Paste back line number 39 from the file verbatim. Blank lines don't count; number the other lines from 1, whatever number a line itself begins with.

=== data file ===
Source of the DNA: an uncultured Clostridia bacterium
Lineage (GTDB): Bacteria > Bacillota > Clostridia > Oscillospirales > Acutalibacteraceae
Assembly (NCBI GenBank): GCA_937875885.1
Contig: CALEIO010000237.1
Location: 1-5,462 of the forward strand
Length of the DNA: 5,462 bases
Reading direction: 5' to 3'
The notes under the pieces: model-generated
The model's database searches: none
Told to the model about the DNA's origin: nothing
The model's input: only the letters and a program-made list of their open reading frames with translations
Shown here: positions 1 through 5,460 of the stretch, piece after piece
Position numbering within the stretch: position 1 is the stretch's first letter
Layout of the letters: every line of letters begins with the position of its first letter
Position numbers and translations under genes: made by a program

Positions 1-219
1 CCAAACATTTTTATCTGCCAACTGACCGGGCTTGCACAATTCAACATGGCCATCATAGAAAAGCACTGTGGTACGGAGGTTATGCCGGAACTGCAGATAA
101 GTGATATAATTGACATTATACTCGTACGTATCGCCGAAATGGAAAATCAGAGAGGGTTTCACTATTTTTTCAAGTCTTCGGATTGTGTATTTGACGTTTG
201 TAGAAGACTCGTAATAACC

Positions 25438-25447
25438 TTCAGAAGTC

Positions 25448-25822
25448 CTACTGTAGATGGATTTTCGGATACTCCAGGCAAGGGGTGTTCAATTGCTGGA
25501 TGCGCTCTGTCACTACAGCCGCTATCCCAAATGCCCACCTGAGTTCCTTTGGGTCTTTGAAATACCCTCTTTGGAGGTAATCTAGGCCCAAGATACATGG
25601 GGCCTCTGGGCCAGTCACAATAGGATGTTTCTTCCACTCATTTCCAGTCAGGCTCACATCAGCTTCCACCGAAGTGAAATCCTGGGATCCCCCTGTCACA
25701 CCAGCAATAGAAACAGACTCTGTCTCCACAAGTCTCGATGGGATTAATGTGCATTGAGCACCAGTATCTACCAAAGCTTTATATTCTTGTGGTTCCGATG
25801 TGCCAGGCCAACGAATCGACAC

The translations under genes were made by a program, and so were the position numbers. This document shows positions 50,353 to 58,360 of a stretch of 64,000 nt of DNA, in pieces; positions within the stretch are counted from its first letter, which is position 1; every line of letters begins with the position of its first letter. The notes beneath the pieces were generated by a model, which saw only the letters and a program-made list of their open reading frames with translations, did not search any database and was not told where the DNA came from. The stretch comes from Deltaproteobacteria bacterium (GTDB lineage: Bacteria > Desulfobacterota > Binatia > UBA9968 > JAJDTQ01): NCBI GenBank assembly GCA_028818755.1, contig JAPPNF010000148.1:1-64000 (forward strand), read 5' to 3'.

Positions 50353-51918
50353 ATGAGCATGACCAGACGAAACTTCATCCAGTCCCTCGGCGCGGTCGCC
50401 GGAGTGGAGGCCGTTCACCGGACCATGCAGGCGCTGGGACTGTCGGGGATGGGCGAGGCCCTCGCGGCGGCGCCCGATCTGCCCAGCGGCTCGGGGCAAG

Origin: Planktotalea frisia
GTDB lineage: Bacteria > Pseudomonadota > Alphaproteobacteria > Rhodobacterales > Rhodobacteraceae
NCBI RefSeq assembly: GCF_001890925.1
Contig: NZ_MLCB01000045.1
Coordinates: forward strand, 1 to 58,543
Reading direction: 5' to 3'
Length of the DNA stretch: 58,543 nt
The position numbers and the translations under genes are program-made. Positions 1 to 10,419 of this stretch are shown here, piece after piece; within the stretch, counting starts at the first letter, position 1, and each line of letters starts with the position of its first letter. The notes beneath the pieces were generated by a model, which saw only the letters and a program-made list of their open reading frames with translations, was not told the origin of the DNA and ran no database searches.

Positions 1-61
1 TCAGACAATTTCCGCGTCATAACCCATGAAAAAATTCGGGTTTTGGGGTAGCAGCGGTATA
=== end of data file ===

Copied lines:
The position numbers and the translations under genes are program-made. Positions 1 to 10,419 of this stretch are shown here, piece after piece; within the stretch, counting starts at the first letter, position 1, and each line of letters starts with the position of its first letter. The notes beneath the pieces were generated by a model, which saw only the letters and a program-made list of their open reading frames with translations, was not told the origin of the DNA and ran no database searches.